And then they get to work.
Strewn around the bright and busy Conservation Lab are the tools on which conservators have relied for centuries: pastes and glues, fibrous sheets of Japanese paper called kozo, bone folders, needles for resewing bindings. In one corner sits a machine for extracting moisture from works, near a vat where paper — only the sturdiest kind — is washed. Arranged around the room are boxes and sheaths and racks for unbound pages.
During this reporter’s visit to the lab, Project Conservator Victoria Wong was bent over her desk. On it sat a Cyrillic language book with a small gouge through its pages. Slowly, meticulously, Wong prepared variously-colored sheets of kozo paper to cover the hole.
“Because the gouge goes through the whole book,” she said, “I basically had to tone papers to match all the inks that it goes through.”
Near her, Rare Books Conservator Mick LeTourneaux was repairing a book dating from Rome, 1576. The tome’s raised-band binding had broken; only strips of vellum — animal skin or membrane strips — held the covers together.
LeTourneaux said he would use a humidification process to flatten some of the pages, then strip the joints and reinforce them with wheat paste.
Most of the Firestone conservators’ work comprises minor, routine repairs. Sometimes, though, despite best efforts — most of Special Collections’ holdings live in a vault that self-fills with oxygen-repelling gas in the event of fire — calamity strikes. The last one was in December 2018; as the library was renovated, a worker accidentally set off a first floor sprinkler. Water seeped down to the A Level stacks, endangering over 20,000 books.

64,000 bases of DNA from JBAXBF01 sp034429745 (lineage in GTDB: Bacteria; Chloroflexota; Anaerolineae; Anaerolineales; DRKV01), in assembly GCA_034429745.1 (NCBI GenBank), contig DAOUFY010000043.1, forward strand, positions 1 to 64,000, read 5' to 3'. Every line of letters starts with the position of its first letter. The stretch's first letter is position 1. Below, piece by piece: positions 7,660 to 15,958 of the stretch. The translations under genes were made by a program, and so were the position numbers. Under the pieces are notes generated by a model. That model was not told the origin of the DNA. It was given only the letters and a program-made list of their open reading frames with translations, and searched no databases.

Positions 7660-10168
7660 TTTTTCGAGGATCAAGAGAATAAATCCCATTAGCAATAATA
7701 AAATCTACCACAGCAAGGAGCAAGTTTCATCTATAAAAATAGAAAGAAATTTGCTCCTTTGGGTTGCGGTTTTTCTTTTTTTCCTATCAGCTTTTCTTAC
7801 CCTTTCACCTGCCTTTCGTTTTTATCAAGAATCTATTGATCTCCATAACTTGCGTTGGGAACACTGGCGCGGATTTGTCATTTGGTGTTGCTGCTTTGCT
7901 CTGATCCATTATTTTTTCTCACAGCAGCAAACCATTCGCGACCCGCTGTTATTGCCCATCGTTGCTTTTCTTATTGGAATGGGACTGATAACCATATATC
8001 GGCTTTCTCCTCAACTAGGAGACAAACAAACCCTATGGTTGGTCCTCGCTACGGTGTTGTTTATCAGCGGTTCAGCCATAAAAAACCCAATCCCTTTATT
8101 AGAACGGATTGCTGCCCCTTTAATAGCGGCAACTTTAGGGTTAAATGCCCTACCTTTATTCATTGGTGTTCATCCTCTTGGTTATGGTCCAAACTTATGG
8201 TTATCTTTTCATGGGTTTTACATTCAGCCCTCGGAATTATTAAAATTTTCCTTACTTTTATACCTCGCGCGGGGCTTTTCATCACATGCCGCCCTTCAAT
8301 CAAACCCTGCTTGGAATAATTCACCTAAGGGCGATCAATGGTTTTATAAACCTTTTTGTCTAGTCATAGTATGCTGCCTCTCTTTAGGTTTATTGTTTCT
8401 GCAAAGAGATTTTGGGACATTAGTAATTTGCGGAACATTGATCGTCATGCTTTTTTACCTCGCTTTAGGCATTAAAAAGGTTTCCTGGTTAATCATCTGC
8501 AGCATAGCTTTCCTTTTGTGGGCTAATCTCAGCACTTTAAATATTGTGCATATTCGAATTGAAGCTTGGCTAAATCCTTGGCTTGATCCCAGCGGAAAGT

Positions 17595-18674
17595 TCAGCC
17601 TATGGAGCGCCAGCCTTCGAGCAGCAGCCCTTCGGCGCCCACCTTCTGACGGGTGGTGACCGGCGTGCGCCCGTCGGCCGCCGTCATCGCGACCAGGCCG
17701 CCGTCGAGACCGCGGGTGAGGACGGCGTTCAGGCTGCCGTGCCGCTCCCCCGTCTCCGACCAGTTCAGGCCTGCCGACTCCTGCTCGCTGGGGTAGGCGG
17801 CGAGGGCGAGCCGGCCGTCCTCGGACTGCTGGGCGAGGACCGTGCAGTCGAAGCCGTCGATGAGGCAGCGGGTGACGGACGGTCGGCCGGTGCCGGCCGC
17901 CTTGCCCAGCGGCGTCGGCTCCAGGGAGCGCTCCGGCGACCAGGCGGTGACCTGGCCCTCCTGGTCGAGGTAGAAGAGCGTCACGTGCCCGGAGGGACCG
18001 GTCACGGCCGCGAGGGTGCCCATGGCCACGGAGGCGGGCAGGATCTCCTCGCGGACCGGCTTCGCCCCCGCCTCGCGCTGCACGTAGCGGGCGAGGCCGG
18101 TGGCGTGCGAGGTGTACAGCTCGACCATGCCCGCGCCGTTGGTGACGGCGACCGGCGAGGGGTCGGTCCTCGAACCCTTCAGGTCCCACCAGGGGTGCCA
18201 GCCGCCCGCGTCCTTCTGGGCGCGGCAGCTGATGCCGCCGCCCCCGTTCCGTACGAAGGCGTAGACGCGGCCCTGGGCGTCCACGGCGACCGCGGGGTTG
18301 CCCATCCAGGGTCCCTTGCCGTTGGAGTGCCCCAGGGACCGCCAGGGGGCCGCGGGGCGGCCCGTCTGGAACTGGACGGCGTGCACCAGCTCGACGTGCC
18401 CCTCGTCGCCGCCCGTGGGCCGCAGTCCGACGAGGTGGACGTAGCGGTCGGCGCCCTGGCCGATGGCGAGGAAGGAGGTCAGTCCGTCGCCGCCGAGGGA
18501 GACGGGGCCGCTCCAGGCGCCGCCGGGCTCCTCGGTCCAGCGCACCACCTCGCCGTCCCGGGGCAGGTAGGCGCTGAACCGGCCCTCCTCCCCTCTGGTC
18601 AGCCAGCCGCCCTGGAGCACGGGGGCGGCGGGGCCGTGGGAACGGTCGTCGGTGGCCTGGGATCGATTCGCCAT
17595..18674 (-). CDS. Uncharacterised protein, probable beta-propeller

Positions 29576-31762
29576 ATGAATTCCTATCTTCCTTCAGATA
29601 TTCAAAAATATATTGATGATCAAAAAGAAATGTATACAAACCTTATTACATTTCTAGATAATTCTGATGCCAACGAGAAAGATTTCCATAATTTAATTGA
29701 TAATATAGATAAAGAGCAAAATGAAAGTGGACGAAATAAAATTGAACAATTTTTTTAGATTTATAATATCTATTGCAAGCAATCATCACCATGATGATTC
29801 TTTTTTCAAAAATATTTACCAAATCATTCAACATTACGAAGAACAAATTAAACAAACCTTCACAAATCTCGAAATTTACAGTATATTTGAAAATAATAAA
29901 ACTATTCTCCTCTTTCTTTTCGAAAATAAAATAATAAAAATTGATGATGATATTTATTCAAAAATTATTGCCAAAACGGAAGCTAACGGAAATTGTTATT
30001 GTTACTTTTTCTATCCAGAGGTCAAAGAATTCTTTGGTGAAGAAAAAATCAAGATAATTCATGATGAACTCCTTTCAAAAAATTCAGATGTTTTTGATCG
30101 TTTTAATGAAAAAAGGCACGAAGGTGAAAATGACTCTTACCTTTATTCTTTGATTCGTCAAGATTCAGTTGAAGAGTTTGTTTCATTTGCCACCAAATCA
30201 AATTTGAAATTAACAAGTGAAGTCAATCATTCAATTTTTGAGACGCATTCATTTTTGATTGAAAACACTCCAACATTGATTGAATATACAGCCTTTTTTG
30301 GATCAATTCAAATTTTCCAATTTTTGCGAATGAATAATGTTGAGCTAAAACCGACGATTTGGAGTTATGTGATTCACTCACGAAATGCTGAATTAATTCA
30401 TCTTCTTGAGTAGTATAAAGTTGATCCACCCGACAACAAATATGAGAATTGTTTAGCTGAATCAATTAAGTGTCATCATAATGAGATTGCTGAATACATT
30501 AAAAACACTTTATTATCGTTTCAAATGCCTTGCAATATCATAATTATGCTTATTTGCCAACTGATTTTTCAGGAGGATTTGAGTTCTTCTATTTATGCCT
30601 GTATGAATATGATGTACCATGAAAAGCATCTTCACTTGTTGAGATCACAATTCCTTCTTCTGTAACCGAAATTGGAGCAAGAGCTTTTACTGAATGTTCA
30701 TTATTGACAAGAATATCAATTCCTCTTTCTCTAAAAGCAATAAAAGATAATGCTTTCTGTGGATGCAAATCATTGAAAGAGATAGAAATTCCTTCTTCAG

Even in the face of those large-scale emergencies, the Conservation Lab doesn’t panic.
“It was amazing,” said preservation librarian Brenna Campbell. “We had staff helping, we had students helping, and we had teams of people sorting wet books from dry books.”
Several hundred books were carted down to the Lab. In the end, only about 20 had to be replaced. Disaster was averted, but Campbell noted that those “collections emergencies” may soon become the new normal. Climate change, she says, threatens to make conservators’ work increasingly difficult, as storms become increasingly severe.
No matter the cause of the damage — storm, flood, or careless reader — Firestone’s ethics of book preservation remain the same. Above all, the conservators seek to preserve history.
“It might be better to preserve the historic sewing structure even if it’s kind of weak than to resew it and lose that piece of material history,” Campbell said.
As a general rule, the Lab uses a light touch and, when possible, makes changes that can later be reversed.
“It’s not about making something new or restoring it in that sense,” Campbell said. “It’s more about what needs to happen to make that book or that document stable enough to be used by scholars.”
Once it has been restored, back above-ground — without fanfare or fuss — travels the book, manuscript, or print, to its shelf or vault, for a new cycle of readers and repairs.